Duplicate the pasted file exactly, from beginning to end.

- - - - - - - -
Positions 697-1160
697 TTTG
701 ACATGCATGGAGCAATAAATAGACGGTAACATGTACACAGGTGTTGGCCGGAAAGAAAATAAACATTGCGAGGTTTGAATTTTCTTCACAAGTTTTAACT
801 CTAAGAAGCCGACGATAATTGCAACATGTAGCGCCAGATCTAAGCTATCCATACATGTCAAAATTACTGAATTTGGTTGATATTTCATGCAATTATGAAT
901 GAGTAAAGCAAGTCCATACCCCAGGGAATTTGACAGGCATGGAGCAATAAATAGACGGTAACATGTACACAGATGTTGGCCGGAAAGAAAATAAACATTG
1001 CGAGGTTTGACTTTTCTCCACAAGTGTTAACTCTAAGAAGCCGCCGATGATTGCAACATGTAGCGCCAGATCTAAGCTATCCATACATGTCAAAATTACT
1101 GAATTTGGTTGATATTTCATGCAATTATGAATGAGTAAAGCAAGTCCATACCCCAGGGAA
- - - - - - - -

Positions 697-1160
697 TTTG
701 ACATGCATGGAGCAATAAATAGACGGTAACATGTACACAGGTGTTGGCCGGAAAGAAAATAAACATTGCGAGGTTTGAATTTTCTTCACAAGTTTTAACT
801 CTAAGAAGCCGACGATAATTGCAACATGTAGCGCCAGATCTAAGCTATCCATACATGTCAAAATTACTGAATTTGGTTGATATTTCATGCAATTATGAAT
901 GAGTAAAGCAAGTCCATACCCCAGGGAATTTGACAGGCATGGAGCAATAAATAGACGGTAACATGTACACAGATGTTGGCCGGAAAGAAAATAAACATTG
1001 CGAGGTTTGACTTTTCTCCACAAGTGTTAACTCTAAGAAGCCGCCGATGATTGCAACATGTAGCGCCAGATCTAAGCTATCCATACATGTCAAAATTACT
1101 GAATTTGGTTGATATTTCATGCAATTATGAATGAGTAAAGCAAGTCCATACCCCAGGGAA